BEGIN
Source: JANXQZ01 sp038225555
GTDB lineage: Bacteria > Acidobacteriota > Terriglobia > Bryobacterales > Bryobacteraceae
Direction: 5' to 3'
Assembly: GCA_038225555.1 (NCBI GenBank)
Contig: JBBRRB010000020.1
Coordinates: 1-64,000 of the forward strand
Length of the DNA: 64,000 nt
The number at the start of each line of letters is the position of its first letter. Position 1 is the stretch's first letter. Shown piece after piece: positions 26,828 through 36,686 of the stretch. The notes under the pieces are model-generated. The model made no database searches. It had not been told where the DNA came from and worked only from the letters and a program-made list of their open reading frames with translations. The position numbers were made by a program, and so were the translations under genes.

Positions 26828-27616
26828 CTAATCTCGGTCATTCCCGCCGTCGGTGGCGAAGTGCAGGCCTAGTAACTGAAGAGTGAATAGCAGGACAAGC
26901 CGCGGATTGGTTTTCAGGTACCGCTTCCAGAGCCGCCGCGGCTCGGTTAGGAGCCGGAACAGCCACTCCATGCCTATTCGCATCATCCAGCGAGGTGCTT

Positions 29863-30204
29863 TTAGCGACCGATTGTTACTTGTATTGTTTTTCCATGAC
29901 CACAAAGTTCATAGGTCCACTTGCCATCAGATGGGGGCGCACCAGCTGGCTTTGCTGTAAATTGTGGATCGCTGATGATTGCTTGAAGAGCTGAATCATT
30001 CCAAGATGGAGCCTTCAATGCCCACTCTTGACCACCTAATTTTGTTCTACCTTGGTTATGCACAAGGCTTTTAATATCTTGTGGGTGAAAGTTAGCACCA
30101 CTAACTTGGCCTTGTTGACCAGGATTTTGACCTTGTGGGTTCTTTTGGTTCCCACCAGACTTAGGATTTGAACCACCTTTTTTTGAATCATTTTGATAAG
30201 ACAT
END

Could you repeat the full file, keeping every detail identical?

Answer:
Source: JANXQZ01 sp038225555
GTDB lineage: Bacteria > Acidobacteriota > Terriglobia > Bryobacterales > Bryobacteraceae
Direction: 5' to 3'
Assembly: GCA_038225555.1 (NCBI GenBank)
Contig: JBBRRB010000020.1
Coordinates: 1-64,000 of the forward strand
Length of the DNA: 64,000 nt
The number at the start of each line of letters is the position of its first letter. Position 1 is the stretch's first letter. Shown piece after piece: positions 26,828 through 36,686 of the stretch. The notes under the pieces are model-generated. The model made no database searches. It had not been told where the DNA came from and worked only from the letters and a program-made list of their open reading frames with translations. The position numbers were made by a program, and so were the translations under genes.

Positions 26828-27616
26828 CTAATCTCGGTCATTCCCGCCGTCGGTGGCGAAGTGCAGGCCTAGTAACTGAAGAGTGAATAGCAGGACAAGC
26901 CGCGGATTGGTTTTCAGGTACCGCTTCCAGAGCCGCCGCGGCTCGGTTAGGAGCCGGAACAGCCACTCCATGCCTATTCGCATCATCCAGCGAGGTGCTT

Positions 29863-30204
29863 TTAGCGACCGATTGTTACTTGTATTGTTTTTCCATGAC
29901 CACAAAGTTCATAGGTCCACTTGCCATCAGATGGGGGCGCACCAGCTGGCTTTGCTGTAAATTGTGGATCGCTGATGATTGCTTGAAGAGCTGAATCATT
30001 CCAAGATGGAGCCTTCAATGCCCACTCTTGACCACCTAATTTTGTTCTACCTTGGTTATGCACAAGGCTTTTAATATCTTGTGGGTGAAAGTTAGCACCA
30101 CTAACTTGGCCTTGTTGACCAGGATTTTGACCTTGTGGGTTCTTTTGGTTCCCACCAGACTTAGGATTTGAACCACCTTTTTTTGAATCATTTTGATAAG
30201 ACAT